Connecting Low-Wage Workers With Job Opportunities
[This is another in our series of expert blogs on TOD highlighting work and research that experts are doing in the field. The author, Yingling Fan, is an assistant professor at the University of Minnesota Humphrey Institute.]
Public transportation plays an important role in addressing poverty, unemployment and equal-opportunity goals. Often, entry-level jobs are far from affordable housing. Moreover, low-income workers are often carless, or struggle with high gas prices. These factors make transit particularly important to working class people.
The Hiawatha light rail line opened in 2004 as the first link in the Twin Cities’ envisioned transitway system—a system that provides premium transit services including light rail, commuter rail and bus rapid transit. The transitways are expected to improve mobility and accessibility through reliable and rapid service, yet many question who benefits from them.
Over much of the past year, our research team attempted to uncover whether the Hiawatha light rail line effectively connect low-wage workers with suitable job opportunities. Low-wage workers are defined as workers with average monthly earnings no higher than $1,200.
The study found that following the opening of the Hiawatha line in 2004, the number of low-wage jobs accessible by 30 minutes of transit travel in morning peak hours increased by 14,000 or 50 percent in light-rail station areas and by 4,000 or 25 percent in areas with direct, light-rail-connecting bus routes. In other words, large accessibility gains are found to extend well beyond Hiawatha station areas into areas along bus routes connecting to the Hiawatha line. (See map.)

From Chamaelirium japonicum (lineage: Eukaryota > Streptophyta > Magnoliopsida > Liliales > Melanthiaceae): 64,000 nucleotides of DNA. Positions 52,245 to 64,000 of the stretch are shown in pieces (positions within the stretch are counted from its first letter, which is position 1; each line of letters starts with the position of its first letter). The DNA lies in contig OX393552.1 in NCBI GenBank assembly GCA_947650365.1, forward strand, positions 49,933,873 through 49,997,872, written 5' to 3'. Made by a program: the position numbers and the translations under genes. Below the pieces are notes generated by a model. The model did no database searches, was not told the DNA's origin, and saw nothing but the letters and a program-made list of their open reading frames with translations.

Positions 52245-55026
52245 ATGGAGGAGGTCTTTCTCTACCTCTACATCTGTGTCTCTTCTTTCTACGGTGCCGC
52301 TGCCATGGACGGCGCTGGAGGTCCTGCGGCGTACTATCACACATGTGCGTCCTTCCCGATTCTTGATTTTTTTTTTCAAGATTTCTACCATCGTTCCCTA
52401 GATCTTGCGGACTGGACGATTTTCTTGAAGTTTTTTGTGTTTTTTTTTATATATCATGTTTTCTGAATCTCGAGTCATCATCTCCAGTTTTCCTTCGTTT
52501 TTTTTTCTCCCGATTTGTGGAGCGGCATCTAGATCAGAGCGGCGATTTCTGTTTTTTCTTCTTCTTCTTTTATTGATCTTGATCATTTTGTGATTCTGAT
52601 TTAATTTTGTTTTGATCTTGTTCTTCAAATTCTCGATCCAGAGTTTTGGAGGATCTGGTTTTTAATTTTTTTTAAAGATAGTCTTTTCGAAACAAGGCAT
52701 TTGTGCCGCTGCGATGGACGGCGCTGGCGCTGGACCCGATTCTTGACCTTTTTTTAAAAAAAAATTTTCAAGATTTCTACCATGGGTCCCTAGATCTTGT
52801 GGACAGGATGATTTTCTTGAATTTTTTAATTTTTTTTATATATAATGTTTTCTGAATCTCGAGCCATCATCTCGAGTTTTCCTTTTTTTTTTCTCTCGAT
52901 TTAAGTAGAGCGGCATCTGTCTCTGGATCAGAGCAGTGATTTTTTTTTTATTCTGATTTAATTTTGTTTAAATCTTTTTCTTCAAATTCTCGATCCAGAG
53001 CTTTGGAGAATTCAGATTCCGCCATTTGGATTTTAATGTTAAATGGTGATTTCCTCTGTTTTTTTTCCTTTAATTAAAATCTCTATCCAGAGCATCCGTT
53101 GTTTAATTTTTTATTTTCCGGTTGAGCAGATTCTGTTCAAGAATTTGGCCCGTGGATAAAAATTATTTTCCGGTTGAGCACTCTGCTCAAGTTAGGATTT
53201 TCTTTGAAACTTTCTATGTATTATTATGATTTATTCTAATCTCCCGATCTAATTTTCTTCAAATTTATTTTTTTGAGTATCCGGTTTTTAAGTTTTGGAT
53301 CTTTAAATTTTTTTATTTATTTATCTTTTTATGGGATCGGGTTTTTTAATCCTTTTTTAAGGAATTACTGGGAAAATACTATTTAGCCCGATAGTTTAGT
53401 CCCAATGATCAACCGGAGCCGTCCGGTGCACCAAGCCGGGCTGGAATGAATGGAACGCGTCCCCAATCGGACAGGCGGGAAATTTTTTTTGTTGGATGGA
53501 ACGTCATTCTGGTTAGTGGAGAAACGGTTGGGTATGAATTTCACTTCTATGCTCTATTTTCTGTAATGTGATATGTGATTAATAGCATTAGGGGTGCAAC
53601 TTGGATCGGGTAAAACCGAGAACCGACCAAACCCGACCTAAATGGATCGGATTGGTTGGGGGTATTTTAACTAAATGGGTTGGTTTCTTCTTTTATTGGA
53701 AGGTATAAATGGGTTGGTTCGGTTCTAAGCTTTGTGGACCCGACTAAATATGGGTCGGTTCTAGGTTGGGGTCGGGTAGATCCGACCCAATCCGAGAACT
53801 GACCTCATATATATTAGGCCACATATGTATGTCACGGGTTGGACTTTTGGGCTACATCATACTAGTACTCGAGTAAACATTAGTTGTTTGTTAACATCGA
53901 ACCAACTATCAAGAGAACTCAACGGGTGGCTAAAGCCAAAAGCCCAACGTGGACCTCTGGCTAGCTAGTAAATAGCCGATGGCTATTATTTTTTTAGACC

This key finding suggests enormous importance of a fully integrated transit network (as opposed to a single transit corridor) in realizing the maximum benefits from major transit investments. The effective and efficient planning of feeder/distributor services will be critical to ensuring low-wage workers reap the greatest benefits possible from future LRT corridors.
In addition, the research finds that low-wage workers have increasingly been locating near station areas. Hiawatha and related transit upgrades are estimated to have drawn 907 low-wage workers into the Hiawatha station areas. Likewise, the number of low-wage employers has increased near station areas, with Hiawatha and related transit upgrades having, by estimate, brought in more than 5,000 low-wage jobs into areas near downtown Minneapolis and suburban Bloomington light-rail stations.
These findings confirm that the accessibility gains observed earlier in the study have led to realized gains for actual low-wage workers. On the other hand, it also underscores the need to provide adequate affordable housing and to address the jobs-housing balance along transitways (e.g., LRT, BRT, and commuter rail), but most likely more at the corridor level than at the individual station area level.
The study area included the seven-county Twin Cities metropolitan region and used data from several sources, including the Longitudinal Employer-Household Dynamics (LEHD) database, the U.S. Census Bureau and Metro Transit.
Please do not hesitate to contact Yingling Fan at firstname.lastname@example.org should you have any questions or comments about this research.